With the COVID-19 pandemic raging, the NHL has hit the ‘Pause’ button. It’s unlikely that the league will be able to schedule both the remainder of the 2019-20 regular season and the Stanley Cup Playoffs in their current formats. One horrible scenario has North America on ‘lockdown’ for months, even extending into what would be the 2020-21 regular season. Let’s take a more hopeful position and envision hockey resuming sometime in May. That timeline may be overly optimistic, but if the NHL intends to award the Stanley Cup for the 2019-20 season, it needs to have a plan in place to determine which teams make the playoffs, regardless of when teams again hit the ice.
The regular season was scheduled to end on April 4, so the playoffs would have been well underway in May. However, if the NHL resumes in May (or later), how will they determine which teams make the playoffs? It would be unfair to start the 2020 Playoffs by simply taking the standings as they were when The Great Pause of 2020 (as I call it) was declared. Not all teams had played the same number of games, so some teams had more chances to earn points than other teams.
The difference in games played/points earned is especially important for teams competing for wild-card spots. In the Eastern Conference, the Columbus Blue Jackets hold the second wild-card spot with 81 points, but they’ve played two more games than the New York Islanders, who have 80 points. (Current NHL Standings can be found here)
Truncate the Season to 68 Games
Rather than trying to finish an equitable regular season by adding games, the NHL could truncate it to ensure that every team has played the same number of games. This would also eliminate the need for “play-in” games for teams on the playoff bubble. Both the Islanders and the Carolina Hurricanes have played 68 regular-season games, the fewest in the league. Why not use that as the benchmark and chop off every team’s season at the 68-game mark? In the case of the Blue Jackets, who have played 70 games, the last two games would be dropped from their schedule and their results.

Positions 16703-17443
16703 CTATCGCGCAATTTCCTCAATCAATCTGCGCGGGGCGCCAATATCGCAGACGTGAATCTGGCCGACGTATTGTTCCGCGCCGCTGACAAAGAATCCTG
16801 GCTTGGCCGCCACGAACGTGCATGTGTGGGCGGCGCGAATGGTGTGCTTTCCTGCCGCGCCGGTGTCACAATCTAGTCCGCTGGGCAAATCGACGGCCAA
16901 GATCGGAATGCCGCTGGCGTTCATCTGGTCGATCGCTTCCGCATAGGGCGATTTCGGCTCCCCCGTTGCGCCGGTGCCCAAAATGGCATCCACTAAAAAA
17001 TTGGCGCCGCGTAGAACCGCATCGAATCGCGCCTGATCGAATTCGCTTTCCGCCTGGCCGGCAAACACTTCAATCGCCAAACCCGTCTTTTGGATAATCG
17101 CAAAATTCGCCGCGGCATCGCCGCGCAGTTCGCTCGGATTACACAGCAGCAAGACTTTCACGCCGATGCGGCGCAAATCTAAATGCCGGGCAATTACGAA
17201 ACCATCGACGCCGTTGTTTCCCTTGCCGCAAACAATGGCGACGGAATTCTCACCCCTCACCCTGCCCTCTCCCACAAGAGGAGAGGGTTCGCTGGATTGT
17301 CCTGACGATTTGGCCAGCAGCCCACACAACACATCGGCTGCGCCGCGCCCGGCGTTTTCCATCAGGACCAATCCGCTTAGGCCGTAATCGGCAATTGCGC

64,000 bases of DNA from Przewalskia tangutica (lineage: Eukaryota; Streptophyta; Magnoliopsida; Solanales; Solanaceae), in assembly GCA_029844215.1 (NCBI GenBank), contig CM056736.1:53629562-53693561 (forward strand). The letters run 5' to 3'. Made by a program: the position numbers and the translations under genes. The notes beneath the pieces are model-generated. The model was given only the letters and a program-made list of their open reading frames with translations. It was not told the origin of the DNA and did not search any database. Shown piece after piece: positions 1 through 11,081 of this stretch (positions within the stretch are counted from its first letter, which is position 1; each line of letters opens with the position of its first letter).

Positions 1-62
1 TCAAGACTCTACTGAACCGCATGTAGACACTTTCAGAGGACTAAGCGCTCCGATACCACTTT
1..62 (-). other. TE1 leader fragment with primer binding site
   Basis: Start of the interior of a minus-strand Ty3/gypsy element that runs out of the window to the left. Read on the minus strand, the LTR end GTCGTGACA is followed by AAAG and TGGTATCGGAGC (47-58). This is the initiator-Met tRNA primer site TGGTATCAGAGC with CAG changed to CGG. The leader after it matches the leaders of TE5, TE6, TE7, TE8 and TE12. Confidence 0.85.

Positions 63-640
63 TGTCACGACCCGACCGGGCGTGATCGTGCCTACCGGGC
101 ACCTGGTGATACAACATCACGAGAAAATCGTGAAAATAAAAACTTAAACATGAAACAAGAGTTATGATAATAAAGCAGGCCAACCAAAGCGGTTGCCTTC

Their final two games were a loss to the Edmonton Oilers (Game 69) and a win over the Vancouver Canucks (Game 70). Discarding that victory over the Canucks would cost the Blue Jackets two points, from 81 to 79 points. Ouch! Suddenly, instead of being a point ahead of the Islanders for the last playoff spot, they would be one point behind.
Painful for the Blue Jackets? Yes. Fair to the Islanders? Yes. Good for the integrity of the league and its record book? Absolutely. After all, this would not be the first truncated season that produced a Stanley Cup winner. (Take a look at Damien Romaine’s story for a look back at the 2012-13 NHL lockout.) The 2012-13 post-lockout season was planned as a 48-game season, while 2019-20 was scheduled for a full slate of 82 games per team. Trimming to 68 games does ensure that all teams have the same number of games that count toward the standings, even though some teams actually played more games.
Retroactively truncating the season might raise some questions, such as “If my team had only known, they would have taken (such-and-such) game more seriously!” Really? Aren’t teams (and players) supposed to take every game completely seriously? Or maybe someone might think “If our coach knew the playoffs were on the line, he would have sent out a different player during the shootout.” Right, go ahead and second-guess a coach like John Tortorella to his face.
There are a number of reports of players considering plans for a return to the ice in late July or August, including this story from Frank Seravalli at TSN.ca. That argument calls for playing out a number of regular-season games, in part as a “warm-up” for the playoffs. Such a timeline has the Stanley Cup Playoffs ending in late September and a one-month “offseason” during which the draft, free agency, and training camps would held. Then right back onto the ice in November for a full 2020-21 season.
Yikes! Award the Stanley Cup at the end of September and jump into training camp just a couple of weeks later? Now that sounds like a recipe for the dreaded “Stanley Cup hangover.” Two teams would finish playing hockey just a couple of weeks prior to a training camp in October, while other teams’ players will have been hitting the links (and gyms) for a couple of months.
Jump Right into the Playoffs
Ending the regular season at the 68-game mark, so that every team played an equal number of regular-season games, would allow the NHL to move directly to the playoffs, whenever the NHL resumes play. There would be changes to the standings and the playoff matchups and we’ll take a closer look at what that would look like in my next posts.
Of course, after we’ve decided the playoff’s first-round matchups, we’ll need to look at a playoff format that concludes with a Stanley Cup victory on a date that permits a reasonable offseason before the start of the NHL’s 2020-21 season. And you can be sure that I have an idea for awarding post-season trophies while maintaining the integrity of each player’s personal statistics.